• Wind Cave National Park - Two Worlds

    Wind Cave

    National Park South Dakota

Caving Narrative 2008 - August 5

Stalactites and ribbons in the Rite of Spring room in Wind Cave.

Stalactites and ribbons in the Rite of Spring room in Wind Cave.

Photo by Tom Jarvela.

Participants:

Chris Amidon, Tom Jarvela, Kali Leitheiser, April Oesterling

Duration of Trip:

13 hours

New Cave Surveyed:

576.65 feet

A great trip. One of the best I've led. We bribed ourselves to start early, 7:00am instead of the usual 8:00am, so that we could try to be out of the cave by 8:00pm in order to celebrate our intended sucecss (which we achieved!) at Pizza Hut.

Having caved through The Happy Route 5 times, I've established a base timeline for the trip. With average cavers leaving from the Post Office:

  • To Cave City: 1 hour
  • To the KYY-WQ connection: 1.5 hours
  • To the Swiss Cheese Connection: 2 hours

Note: If travel is via the T survey, add thirty minuets of travel time.

Note: If travel is via the WU bypass, a tight constriction exists at the WU to WQ connection).

Note: On our return trip, travel time from Hotel Zebra, just beyond the Swiss Cheese Connection, to the Post Office took 1.75 hours.

As to the survey, first we began by mopping up the connection between HZ56 and KY466. Once that was complete, we moved to the scoped out lead that the initial explorers marked "Goes Ok" at KY467. The lead was sketched as a small crawl leading to a climb with two leads off of the dome (named "The Horrible Horta"). We surveyed this scooped passageway, climbing our way into the upper level along the chert layer. The climb, though not long, was extremely crumbly and precarious for that reason. At the top, after a modest room, the passageway became smaller though not tight. This is where the initial explorers stopped scooping and where our luck turned for the best. The upper level crawlway led to two pits, one small and climable, the other large and unclimbable (named "The 20lb out of Wedlock Awkward Baby Pit"). Both pits went to the same place, a large room with a beautiful collections of stalactites, ribbons, and flowstone (named "The Rite of Spring). Potential leads branched off in all directions, above, and below us. Sitting in virgin cave, with leads all around us, we revelled in the true excitement of Wind Cave exploration.

Continuing our survey, we pushed down a pit in the floor, carefully avoiding flowstone and into "grabby" middle level cave. The cave kept going and we kept surveying. We took our lunch in "The Borg Cube" and found a strange circular formation within a strange circular formation (we snapped a picture). Then we surveyed down another, deeper fissure, where our excitement momentarily waned as we discovered a KY582 station, to which we connected. We probably climbed near 100 feet of elevation change within the cave on a series of climb ups and climb downs. Pushing off "The Borg Cube" we found beautiful, delicate frostwork, clusters of which had become so big it had fallen over (named "The Gentlemen's Club"). This area began to look less pristine, and examining the map, I knew other KY survey was near, and sure enough, after a few more shots, we found KY588. The 1980's explorers had pushed some of these unsurveyed leads, but not very hard or carefully. Fortunately they didn't push them very far, and we snapped up some virgin cave with lots of potential for more.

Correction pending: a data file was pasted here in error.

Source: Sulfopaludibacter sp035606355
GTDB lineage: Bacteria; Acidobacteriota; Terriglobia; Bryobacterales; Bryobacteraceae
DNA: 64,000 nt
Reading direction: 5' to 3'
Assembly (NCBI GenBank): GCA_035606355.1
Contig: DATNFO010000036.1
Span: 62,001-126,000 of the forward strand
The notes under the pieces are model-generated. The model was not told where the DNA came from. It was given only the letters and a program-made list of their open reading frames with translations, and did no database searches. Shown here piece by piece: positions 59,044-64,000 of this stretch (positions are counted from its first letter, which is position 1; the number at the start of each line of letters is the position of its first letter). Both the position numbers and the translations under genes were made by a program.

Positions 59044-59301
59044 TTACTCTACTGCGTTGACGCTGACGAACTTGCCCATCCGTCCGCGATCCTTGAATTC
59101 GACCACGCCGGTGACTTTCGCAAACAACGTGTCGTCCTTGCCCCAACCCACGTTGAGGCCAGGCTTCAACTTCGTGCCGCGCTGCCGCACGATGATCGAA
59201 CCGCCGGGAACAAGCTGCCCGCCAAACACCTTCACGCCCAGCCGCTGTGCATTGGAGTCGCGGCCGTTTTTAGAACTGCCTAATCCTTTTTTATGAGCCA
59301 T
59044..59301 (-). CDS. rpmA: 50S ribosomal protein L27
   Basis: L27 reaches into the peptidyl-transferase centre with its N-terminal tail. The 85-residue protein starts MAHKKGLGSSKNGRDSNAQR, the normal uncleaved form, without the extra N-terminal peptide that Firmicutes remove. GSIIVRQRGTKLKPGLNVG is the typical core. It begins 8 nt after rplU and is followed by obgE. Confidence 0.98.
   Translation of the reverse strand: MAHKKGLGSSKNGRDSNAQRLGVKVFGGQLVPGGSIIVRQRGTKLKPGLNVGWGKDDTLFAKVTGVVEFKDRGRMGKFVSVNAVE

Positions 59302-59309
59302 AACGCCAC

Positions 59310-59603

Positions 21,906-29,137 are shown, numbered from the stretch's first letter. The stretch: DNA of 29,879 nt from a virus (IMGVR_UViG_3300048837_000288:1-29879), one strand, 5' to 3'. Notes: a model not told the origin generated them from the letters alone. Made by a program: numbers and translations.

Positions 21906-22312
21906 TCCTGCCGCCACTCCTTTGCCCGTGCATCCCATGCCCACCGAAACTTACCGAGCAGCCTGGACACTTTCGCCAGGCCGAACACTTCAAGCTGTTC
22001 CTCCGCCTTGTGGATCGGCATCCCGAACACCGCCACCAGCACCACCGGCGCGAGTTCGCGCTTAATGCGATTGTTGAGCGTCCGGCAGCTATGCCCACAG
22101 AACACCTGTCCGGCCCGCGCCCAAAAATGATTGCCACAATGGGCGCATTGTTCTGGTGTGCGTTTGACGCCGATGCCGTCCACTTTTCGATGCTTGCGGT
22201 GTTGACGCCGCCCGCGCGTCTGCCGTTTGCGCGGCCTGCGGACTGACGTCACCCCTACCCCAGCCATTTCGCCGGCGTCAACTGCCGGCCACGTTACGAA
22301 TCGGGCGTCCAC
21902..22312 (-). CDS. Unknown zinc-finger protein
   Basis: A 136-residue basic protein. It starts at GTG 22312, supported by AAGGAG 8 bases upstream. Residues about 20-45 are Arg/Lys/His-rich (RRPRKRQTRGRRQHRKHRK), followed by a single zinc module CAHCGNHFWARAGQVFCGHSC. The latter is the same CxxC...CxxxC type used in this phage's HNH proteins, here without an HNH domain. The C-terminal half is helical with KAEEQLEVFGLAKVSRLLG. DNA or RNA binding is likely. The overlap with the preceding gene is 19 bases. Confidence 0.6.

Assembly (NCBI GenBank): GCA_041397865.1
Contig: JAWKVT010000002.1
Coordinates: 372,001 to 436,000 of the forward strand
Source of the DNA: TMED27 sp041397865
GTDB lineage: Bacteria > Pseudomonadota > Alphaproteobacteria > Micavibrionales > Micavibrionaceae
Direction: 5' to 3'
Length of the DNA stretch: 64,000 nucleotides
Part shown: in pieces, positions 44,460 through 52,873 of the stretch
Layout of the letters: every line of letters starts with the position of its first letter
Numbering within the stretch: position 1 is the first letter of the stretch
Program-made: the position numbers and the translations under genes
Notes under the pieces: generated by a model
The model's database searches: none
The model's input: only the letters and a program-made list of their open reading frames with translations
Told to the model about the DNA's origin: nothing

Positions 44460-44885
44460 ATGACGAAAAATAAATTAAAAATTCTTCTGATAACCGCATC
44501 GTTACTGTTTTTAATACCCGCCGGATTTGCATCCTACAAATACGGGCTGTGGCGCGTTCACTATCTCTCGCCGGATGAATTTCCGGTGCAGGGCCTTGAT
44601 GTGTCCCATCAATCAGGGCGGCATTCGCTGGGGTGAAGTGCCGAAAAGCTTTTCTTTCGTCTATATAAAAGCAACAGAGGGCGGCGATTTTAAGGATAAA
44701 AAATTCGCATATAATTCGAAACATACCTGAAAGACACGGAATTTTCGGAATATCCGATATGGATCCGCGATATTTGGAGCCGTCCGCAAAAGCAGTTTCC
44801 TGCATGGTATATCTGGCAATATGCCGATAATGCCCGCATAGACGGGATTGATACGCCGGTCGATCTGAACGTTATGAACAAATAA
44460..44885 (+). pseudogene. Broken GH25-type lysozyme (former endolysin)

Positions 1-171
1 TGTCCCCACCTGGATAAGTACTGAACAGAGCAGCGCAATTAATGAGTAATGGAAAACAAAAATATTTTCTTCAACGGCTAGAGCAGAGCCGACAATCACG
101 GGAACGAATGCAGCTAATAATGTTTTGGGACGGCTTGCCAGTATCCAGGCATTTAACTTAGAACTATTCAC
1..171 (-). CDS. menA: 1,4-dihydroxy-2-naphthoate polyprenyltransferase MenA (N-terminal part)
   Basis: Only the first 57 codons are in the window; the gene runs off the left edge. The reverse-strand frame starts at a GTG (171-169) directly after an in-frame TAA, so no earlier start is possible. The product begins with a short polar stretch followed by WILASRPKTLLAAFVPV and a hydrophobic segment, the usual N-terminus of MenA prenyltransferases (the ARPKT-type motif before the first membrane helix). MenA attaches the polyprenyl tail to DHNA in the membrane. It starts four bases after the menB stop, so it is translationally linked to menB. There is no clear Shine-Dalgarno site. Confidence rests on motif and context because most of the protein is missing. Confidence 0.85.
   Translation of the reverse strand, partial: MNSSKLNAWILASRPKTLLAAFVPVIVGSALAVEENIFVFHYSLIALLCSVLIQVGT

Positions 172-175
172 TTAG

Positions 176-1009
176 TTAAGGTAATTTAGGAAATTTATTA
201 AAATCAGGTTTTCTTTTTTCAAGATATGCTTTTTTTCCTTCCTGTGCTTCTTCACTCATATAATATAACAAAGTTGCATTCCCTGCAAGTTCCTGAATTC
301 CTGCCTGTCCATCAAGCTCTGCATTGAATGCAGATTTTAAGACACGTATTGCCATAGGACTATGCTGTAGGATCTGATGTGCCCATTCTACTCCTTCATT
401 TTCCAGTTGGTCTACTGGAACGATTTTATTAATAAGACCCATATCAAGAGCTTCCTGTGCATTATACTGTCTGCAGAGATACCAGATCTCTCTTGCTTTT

Room Names:

"The Horrible Horta" (HZ62-HZ65) was named in reference to an original Star Trek episode where a creature makes caves by superheating and melting the rock as it moves through the underground. This climb up was extremely crumbly and annoying and it reminded Kali of this infamous Star Trek creature.

"The 20lb out of Wedlock Awkward Baby Pit" (HZ65) was named because one of our cave packs was incredibly heavy and awkward (too much water, a camera, and an unused deck of cards, sigh). We traded this pack from caver to caver during the trip, but it still caused significant grumbling, especially during climbs. This pit was christened in honor of this ill-fated pack.

"The Rite of Spring" (HZ67-HZ70) was named for the beautiful collection of dripstone formations, which reminded us of the dripping Spring rains. The Rite of Spring is also a refernce to an Igor Stravinsky Ballet premiered around 1915, at which during its world-premier, the audeience rioted at its strange visceral melodies. Later, The Rite of Spring would be used in Disney's "Fantasia".

"The Borg Cube" (HZ73) continues our Star Trek theme. This area was very cube-like in its survey and some of our light sources had a red spectrum, which looked eerily similar to members of the Borg from Star Trek the Next Generation. The Borg are aliens which seek to destroy or assimilate all inferior life forms (Humans, Vulcans, Bajori) Their spaceships are huge, hulking computer cubes.

"The Gentleman's Club" (HZ80) was named for the beautiful frostwork formations, some of which were growing out of a strange hump in the floor. The frostwork clusters grew so big that they had toppled over. It was definitely a "look but don't touch" atmosphere. A great trip with no incidents. A return to the Rite of Spring is being planned for September.

Report by: Chris Amidon

Did You Know?

Porcupine in tree

Porcupine babies are called porcupettes. When they are born they have 15,000 quills. Porcupettes are born in the spring and, lucky for mom, the quills are soft. They can climb trees within an hour of birth. More...